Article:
Being a fully literate adult means something different today than it did fifty years ago. Adults aged 18-34, having grown up with the technological innovations that have revolutionized the way we live and read – the Walkman, the video cassette recorder, the affordable domestic computer, the game console, the DVD, the Internet, and a variety of mobile and portable communications equipment – are the first generation to take the new world of literacy for granted.
This book explores what it means to be a literate adult today, with the help of nine adults ranging in age from 19 to 36. It explores their detailed responses to a variety of particular texts: a digital game, an online poem, a picture book, a set of graphic novels.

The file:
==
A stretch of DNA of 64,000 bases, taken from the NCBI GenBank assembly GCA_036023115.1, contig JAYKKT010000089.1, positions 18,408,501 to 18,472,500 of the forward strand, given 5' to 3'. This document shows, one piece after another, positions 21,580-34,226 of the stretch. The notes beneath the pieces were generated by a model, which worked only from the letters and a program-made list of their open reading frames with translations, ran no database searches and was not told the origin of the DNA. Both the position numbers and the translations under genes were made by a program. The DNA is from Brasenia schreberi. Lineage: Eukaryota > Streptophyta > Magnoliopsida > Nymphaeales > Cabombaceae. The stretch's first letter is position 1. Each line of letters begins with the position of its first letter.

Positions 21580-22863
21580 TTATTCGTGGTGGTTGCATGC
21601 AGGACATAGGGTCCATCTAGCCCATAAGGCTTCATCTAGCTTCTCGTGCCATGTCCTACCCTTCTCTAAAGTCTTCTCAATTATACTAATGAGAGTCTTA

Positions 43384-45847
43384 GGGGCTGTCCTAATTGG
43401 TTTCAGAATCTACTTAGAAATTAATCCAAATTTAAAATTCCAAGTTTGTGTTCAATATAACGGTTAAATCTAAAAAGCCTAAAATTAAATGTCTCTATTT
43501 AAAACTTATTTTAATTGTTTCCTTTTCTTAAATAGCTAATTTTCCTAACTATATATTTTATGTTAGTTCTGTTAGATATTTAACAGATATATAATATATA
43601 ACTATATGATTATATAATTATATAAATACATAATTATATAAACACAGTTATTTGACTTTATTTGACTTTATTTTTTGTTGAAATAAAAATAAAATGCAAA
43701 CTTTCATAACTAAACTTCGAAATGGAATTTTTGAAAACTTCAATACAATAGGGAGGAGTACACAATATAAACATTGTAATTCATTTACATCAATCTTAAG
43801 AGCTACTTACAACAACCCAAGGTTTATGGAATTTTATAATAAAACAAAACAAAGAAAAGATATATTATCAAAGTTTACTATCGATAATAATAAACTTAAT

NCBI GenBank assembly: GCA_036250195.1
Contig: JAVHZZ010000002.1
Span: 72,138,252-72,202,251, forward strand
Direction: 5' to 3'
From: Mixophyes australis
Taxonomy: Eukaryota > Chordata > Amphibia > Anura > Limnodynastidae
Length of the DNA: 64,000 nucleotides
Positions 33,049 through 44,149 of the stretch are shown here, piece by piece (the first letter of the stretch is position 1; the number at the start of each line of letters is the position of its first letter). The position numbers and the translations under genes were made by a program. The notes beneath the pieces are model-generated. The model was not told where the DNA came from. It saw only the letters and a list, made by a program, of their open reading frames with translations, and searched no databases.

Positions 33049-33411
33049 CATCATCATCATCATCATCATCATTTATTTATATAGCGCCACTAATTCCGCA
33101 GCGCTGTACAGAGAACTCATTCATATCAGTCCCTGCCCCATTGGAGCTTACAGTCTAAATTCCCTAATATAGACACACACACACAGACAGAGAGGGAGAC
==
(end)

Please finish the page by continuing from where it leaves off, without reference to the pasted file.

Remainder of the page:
Mapping Recreational Literacies looks at how we make selections in the face of a plethora of textual options, and raises new questions about the importance of adult play with texts, the significance of ownership in a consumer society, and the role of reading both inside and outside of books. This book looks at the significance of these issues for professionals such as teachers and librarians who work with younger readers.